Is My Reflux Medication Safe?
What is Reflux?
Chronic reflux, also known as GERD is a common medical condition. This is where acid in the stomach refluxes into the esophagus. In the late 1980’s they introduced a new class of medications called PPIs (proton pump inhibitors). They revolutionized treatment of GERD and other acid related diseases such as peptic ulcer disease. These medications are capable of drastically lowering the amount of acid in the stomach. The PPIs on the market currently include Prilosec, Nexium, Protonix, AcipHex, Prevacid, Dexilant and Zegerid. In the past 30 years, there have been 100’s of millions of prescriptions for PPIs. Since GERD is typically a chronic disease patients are frequently put on these medications long term.
Since their release, there are many concerns about the safety and effects on the human body from long-term acid suppression. There are multiple bodily processes that depend on the presence of gastric acid. While PPIs in standard doses do not suppress all gastric acid production, they can decrease it enough to potentially interfere with certain body functions. Especially if taken in higher doses or over long periods of time.
There have been numerous studies showing an association with PPI use and various medical conditions. Including malabsorption issues, infections, dementia, chronic kidney disease, cardiovascular events and more recently ischemic stroke. It is important to clarify that these studies have only shown an association between PPIs and the disease. They do not prove that the PPI actually caused the condition. Most of these adverse events such as heart attacks or strokes, for example, have multiple confounding variables that were not specifically evaluated. Thus making it impossible to point the finger directly at the PPI as the cause. We should still look at this data as “red flags.” Leading to a further investigation to confirm if there is an actual causative effect.
How It Works
The body’s production of gastric acid improves the efficiency for absorption of nutrients. Including things such as calcium, magnesium, iron and vitamin B12. Some studies suggest that long-term PPI use may interfere with magnesium and calcium absorption. Contributing to low magnesium levels and osteoporosis, with an increase in bone fractures. Clinically less significant, is possible malabsorption of iron and vitamin B12. Contributing to iron deficiency anemia and vitamin B12 deficiency in some patients.
The presence of acid in the stomach helps prevent infections, especially intestinal, by killing pathogens you may accidentally ingest. Chronic gastric acid suppression raises the concern for an increase risk of these infections. C diff. is an intestinal infection that causes persistent diarrhea. It is usually seen in patients doctors treat with antibiotics for some other reason. Several studies have shown a significantly higher incidence of this infection in patients taking PPIs. There is an increase in risk even if there was no history of recent antibiotic use. There are reports of other intestinal infections from pathogens such as Salmonella and Campylobacter. The risk for community pneumonias may also be slightly higher with PPI use but this data is somewhat controversial.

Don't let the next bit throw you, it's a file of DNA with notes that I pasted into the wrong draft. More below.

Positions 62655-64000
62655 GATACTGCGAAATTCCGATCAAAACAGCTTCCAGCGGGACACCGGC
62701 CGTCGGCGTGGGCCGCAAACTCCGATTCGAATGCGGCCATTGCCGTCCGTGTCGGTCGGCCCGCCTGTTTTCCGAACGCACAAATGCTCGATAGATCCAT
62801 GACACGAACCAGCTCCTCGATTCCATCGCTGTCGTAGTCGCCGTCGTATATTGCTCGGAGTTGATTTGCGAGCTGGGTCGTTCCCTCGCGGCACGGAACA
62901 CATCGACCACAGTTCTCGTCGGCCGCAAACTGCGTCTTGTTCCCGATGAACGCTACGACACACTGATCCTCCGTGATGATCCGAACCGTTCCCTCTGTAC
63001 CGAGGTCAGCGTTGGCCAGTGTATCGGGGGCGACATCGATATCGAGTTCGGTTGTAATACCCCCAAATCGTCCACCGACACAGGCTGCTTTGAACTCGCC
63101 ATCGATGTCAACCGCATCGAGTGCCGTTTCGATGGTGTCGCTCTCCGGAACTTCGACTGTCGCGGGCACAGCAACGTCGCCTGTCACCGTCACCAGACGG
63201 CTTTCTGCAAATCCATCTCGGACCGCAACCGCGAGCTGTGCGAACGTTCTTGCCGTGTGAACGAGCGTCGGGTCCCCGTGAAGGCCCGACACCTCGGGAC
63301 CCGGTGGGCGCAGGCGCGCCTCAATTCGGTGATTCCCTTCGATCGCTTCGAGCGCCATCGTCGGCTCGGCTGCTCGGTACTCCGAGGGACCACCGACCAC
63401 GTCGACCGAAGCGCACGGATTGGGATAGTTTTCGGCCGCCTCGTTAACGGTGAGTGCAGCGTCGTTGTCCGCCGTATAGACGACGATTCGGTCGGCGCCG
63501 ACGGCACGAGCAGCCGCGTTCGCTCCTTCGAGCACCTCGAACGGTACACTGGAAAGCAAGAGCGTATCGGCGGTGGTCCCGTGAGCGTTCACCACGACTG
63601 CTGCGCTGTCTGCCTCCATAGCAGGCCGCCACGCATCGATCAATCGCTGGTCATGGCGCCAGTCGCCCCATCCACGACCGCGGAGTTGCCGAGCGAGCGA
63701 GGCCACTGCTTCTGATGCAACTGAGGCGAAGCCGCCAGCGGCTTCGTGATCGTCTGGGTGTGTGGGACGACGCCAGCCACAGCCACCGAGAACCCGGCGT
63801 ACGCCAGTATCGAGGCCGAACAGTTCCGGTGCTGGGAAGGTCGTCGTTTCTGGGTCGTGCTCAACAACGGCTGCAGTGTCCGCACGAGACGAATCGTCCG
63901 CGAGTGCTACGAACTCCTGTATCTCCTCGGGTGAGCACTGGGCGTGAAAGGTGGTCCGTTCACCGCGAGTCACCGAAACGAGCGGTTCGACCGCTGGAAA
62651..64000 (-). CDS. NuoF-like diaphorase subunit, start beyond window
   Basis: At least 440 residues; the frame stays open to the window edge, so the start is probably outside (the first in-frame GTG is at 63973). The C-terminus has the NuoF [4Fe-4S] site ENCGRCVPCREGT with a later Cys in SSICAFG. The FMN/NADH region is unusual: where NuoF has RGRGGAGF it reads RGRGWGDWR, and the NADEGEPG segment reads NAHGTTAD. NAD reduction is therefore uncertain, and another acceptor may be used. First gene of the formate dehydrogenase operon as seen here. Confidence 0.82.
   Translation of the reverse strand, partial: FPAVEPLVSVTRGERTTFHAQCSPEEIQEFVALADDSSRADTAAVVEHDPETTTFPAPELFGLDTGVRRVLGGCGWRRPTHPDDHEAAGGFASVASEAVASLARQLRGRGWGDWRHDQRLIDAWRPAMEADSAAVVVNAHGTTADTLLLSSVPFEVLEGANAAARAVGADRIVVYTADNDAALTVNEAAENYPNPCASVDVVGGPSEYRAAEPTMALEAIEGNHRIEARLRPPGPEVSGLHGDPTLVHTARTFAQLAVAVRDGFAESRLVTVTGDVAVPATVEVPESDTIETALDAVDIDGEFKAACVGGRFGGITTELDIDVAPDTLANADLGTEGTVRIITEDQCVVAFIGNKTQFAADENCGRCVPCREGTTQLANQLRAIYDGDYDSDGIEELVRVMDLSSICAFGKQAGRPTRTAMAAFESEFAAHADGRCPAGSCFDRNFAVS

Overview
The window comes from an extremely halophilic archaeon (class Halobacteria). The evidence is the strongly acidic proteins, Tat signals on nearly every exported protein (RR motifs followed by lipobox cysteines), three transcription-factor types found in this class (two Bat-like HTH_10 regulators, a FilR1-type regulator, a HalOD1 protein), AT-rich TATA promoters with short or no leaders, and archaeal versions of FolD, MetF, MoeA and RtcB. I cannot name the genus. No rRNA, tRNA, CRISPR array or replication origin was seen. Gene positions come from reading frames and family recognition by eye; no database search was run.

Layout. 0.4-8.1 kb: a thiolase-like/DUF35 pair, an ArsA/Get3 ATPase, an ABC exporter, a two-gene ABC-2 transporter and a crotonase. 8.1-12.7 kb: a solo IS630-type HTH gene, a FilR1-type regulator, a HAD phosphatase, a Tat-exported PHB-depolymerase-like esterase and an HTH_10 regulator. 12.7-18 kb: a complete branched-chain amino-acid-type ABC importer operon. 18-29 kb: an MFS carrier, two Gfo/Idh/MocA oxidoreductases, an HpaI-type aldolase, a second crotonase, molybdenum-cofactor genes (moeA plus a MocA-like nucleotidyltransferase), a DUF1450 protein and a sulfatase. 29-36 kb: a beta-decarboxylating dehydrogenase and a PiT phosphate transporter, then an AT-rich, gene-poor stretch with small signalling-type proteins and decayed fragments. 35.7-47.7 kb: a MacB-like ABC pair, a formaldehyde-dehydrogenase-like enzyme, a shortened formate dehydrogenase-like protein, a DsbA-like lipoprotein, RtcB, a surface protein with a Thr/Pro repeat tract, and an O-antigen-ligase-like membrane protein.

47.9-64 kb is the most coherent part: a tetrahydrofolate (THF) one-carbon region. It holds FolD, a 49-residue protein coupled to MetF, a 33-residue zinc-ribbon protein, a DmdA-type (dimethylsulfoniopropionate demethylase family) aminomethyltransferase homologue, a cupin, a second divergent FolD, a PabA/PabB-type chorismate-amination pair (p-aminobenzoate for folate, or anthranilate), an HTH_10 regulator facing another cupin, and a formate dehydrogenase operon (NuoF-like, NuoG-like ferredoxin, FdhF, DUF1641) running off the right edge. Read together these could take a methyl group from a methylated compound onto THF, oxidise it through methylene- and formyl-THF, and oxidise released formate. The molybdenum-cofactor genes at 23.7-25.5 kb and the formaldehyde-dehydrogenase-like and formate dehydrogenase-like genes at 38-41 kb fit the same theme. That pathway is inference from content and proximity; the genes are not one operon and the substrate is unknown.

Other studies have found a significant association between PPI use and dementia, strokes and adverse cardiac events such as heart attacks. They use additional studies to determine whether the relationship is causal. PPIs show to affect the metabolism of other medications. Medications such as warfarin, diazepam, phenytoin, carbamazepine and clopidogrel (Plavix). While controversial, there is evidence that PPIs taken with the blood thinner clopidogrel, may lead to an increase incidence of heart attacks. This is because they decrease the effectiveness of its blood thinning properties.
PPIs also have an association with (AIN), chronic kidney disease and end-stage renal disease. Some data suggest PPI use in conjunction with NSAIDs may potentiate the risk. As with the association of PPIs with dementia, the mechanism underlying its association with renal disease is not understood.
All medications have a risk- benefit profile. The decision as to whether a patient should continue their PPI medication or stop it must also consider the consequences. Consequences such as not properly treating their underlying disease. Aside from the misery and discomfort of reflux, if you do not treat properly, there are significant long term complications. These include esophageal strictures, weight loss, bleeding, permanent pulmonary damage, Barrett’s esophagus and even esophageal cancer can occur.
When discussing these issues with your doctor never forget my famous quote:
“If a patient doesn’t need a medication, they shouldn’t be on it. If they need the medication, they should be on the smallest dose possible.”
James D Hakert MD